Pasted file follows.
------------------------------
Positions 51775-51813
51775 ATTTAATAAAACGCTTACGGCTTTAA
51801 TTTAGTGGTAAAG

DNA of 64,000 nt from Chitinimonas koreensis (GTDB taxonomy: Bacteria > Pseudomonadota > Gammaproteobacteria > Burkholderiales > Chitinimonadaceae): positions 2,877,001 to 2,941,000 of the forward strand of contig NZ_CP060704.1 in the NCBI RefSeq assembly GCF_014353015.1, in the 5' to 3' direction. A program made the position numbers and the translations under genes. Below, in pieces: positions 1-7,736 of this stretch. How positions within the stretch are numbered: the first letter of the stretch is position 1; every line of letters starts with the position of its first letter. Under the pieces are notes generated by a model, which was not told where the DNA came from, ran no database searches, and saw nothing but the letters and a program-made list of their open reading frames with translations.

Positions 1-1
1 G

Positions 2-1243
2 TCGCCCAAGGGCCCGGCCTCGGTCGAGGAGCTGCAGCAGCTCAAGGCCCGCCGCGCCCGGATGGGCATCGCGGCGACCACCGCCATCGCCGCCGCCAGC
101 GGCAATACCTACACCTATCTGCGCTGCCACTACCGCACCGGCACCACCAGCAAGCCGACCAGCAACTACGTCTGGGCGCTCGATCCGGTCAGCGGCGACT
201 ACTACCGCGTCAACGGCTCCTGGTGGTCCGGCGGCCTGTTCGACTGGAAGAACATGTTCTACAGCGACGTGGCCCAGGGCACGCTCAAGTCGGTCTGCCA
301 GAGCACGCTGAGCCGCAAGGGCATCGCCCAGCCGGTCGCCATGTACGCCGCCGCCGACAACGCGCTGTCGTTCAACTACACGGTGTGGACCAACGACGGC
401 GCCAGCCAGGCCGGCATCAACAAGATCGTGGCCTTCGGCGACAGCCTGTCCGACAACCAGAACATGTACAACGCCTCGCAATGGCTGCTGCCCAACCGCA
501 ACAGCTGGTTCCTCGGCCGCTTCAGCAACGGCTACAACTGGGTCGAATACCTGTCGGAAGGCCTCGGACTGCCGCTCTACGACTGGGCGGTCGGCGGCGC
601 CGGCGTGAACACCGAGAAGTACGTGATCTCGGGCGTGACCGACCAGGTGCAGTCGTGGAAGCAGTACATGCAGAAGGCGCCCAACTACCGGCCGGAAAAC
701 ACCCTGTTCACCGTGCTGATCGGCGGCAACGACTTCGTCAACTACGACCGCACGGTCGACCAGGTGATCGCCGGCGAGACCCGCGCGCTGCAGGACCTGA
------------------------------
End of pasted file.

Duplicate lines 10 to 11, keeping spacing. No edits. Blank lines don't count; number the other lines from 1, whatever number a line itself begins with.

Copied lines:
201 ACTACCGCGTCAACGGCTCCTGGTGGTCCGGCGGCCTGTTCGACTGGAAGAACATGTTCTACAGCGACGTGGCCCAGGGCACGCTCAAGTCGGTCTGCCA
301 GAGCACGCTGAGCCGCAAGGGCATCGCCCAGCCGGTCGCCATGTACGCCGCCGCCGACAACGCGCTGTCGTTCAACTACACGGTGTGGACCAACGACGGC